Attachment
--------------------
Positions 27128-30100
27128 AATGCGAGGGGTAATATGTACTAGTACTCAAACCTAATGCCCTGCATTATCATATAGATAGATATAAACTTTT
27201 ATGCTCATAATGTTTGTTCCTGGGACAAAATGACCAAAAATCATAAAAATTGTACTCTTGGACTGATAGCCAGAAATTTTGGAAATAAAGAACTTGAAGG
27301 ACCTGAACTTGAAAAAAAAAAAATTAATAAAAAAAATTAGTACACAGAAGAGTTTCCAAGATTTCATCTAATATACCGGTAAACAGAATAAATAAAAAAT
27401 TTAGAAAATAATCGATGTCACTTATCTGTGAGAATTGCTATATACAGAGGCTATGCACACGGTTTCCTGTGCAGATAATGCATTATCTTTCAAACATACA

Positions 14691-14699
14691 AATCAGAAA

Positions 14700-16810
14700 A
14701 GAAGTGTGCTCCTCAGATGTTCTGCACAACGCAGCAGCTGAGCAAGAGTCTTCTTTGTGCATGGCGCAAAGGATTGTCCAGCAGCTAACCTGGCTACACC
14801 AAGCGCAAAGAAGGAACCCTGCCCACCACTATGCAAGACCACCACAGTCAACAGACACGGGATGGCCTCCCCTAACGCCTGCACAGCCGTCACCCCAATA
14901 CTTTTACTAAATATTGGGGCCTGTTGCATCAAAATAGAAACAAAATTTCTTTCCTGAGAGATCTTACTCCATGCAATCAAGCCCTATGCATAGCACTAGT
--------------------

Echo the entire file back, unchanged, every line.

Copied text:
Positions 27128-30100
27128 AATGCGAGGGGTAATATGTACTAGTACTCAAACCTAATGCCCTGCATTATCATATAGATAGATATAAACTTTT
27201 ATGCTCATAATGTTTGTTCCTGGGACAAAATGACCAAAAATCATAAAAATTGTACTCTTGGACTGATAGCCAGAAATTTTGGAAATAAAGAACTTGAAGG
27301 ACCTGAACTTGAAAAAAAAAAAATTAATAAAAAAAATTAGTACACAGAAGAGTTTCCAAGATTTCATCTAATATACCGGTAAACAGAATAAATAAAAAAT
27401 TTAGAAAATAATCGATGTCACTTATCTGTGAGAATTGCTATATACAGAGGCTATGCACACGGTTTCCTGTGCAGATAATGCATTATCTTTCAAACATACA

Positions 14691-14699
14691 AATCAGAAA

Positions 14700-16810
14700 A
14701 GAAGTGTGCTCCTCAGATGTTCTGCACAACGCAGCAGCTGAGCAAGAGTCTTCTTTGTGCATGGCGCAAAGGATTGTCCAGCAGCTAACCTGGCTACACC
14801 AAGCGCAAAGAAGGAACCCTGCCCACCACTATGCAAGACCACCACAGTCAACAGACACGGGATGGCCTCCCCTAACGCCTGCACAGCCGTCACCCCAATA
14901 CTTTTACTAAATATTGGGGCCTGTTGCATCAAAATAGAAACAAAATTTCTTTCCTGAGAGATCTTACTCCATGCAATCAAGCCCTATGCATAGCACTAGT